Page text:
Xceleader Awarded $500,000 Grant from Packard Foundation

February 28, 2023

ATLANTA, GA – Today, Xceleader announced it has been awarded a $500,000 support grant from Packard Foundation’s Justice and Equity Fund to further its effort to connect emerging leaders from Historically Black Colleges and Universities (HBCUs) to ladders of power through leadership development and mentorship. In addition, the funding will support Xceleader’s organizational growth and expand its comprehensive leadership and professional development programs over the next five years. 

"Supporting HBCU students has been our opportunity to give back to our community," said Xceleader Co-Founder Jade Agudosi. “Now with Packard Foundation's support, we are excited to deepen our involvement on HBCU campuses and in the Black community by investing in our programs and continuing to create positive social impact.”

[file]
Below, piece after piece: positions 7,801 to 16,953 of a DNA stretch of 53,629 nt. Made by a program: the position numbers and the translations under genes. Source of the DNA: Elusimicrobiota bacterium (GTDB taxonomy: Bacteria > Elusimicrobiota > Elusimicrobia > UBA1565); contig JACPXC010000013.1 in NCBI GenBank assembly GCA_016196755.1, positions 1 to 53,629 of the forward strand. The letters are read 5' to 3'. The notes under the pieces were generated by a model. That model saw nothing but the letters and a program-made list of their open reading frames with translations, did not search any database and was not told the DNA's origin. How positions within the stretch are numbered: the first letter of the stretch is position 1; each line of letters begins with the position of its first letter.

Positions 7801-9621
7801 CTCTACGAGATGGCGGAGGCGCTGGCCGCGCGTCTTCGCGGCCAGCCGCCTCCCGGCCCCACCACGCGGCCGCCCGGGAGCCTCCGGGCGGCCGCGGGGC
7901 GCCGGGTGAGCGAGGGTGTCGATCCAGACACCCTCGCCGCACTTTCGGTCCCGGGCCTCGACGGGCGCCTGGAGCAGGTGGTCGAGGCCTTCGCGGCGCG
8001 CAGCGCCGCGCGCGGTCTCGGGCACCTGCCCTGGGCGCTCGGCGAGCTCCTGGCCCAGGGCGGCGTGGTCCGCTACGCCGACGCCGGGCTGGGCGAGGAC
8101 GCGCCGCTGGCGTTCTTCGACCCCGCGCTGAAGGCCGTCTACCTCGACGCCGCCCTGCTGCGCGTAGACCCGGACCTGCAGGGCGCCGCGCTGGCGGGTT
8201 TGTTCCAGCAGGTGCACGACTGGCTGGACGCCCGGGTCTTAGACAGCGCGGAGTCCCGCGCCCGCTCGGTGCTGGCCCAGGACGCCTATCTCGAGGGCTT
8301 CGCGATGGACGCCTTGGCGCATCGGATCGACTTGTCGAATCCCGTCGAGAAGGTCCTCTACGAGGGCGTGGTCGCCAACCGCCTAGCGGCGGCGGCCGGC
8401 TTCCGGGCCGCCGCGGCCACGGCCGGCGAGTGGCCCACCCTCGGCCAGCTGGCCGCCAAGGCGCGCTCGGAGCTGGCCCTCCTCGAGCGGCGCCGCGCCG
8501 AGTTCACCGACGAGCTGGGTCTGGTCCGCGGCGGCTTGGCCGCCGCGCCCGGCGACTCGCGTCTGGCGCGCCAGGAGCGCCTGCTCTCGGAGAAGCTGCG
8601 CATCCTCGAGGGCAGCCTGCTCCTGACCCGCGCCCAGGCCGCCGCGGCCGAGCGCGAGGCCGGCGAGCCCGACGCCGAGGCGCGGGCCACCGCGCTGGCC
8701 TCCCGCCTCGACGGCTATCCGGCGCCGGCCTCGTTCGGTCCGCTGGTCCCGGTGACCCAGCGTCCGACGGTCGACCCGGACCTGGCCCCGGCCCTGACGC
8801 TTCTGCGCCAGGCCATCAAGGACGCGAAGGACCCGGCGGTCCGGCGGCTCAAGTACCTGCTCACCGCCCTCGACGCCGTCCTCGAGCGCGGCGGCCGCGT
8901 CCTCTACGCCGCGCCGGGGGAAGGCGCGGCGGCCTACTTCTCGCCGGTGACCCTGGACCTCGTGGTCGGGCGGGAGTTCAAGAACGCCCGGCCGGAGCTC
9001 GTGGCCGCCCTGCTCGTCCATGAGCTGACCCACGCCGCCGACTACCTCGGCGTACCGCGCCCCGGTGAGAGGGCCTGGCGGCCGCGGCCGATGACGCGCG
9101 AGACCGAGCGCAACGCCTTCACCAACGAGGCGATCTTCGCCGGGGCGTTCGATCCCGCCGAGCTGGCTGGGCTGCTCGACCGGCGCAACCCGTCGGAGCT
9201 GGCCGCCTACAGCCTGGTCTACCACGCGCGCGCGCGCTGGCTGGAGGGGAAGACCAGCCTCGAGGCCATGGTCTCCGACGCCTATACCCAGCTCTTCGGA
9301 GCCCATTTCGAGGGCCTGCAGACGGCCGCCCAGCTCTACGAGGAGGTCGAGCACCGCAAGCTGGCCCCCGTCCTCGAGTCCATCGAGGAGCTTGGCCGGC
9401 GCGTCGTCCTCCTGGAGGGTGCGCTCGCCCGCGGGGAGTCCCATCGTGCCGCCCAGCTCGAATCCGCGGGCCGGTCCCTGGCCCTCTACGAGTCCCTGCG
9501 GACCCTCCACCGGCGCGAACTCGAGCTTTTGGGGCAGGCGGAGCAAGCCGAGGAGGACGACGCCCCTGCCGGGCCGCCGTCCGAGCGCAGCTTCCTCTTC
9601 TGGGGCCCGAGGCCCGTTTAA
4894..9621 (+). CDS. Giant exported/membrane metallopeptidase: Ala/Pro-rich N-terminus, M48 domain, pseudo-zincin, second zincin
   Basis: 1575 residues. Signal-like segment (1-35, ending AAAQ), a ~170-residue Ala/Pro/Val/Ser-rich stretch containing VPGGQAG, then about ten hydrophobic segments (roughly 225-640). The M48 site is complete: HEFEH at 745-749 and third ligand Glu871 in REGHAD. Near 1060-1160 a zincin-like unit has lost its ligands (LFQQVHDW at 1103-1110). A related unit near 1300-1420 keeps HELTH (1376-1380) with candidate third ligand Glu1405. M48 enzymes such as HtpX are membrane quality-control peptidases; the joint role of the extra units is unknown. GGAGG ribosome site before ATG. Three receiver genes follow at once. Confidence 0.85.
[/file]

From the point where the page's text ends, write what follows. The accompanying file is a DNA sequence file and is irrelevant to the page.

The grant is an opportunity for Xceleader to further its investment in empowering the next generation of Black leaders. In years prior, Xceleader’s work primarily focused on training and providing resources to student government association leaders at HBCUs and has now expanded to include all HBCU students seeking support, mentorship, and professional training. Xceleader’s equity and social activism-driven programs include Xcel Student Leader Fellowship, XceleadHER, and Vote HBCU. 

“Generations of HBCU students have been influential leaders and changemakers in our communities, and Xceleader’s work to support HBCU student leadership and civic engagement is a powerful contribution to positive change in our world," said Nancy Lindborg, President and CEO of the David and Lucile Packard Foundation. "The Packard Foundation is committed to investing in organizations and leaders like Xceleader who are supporting Black youth stepping into leadership and action that moves us toward a more just and equitable society.”

Since 2018, Xceleader has worked to engage and inspire the next generation of Black leaders through its programs, reaching nearly 2,000 HBCU students.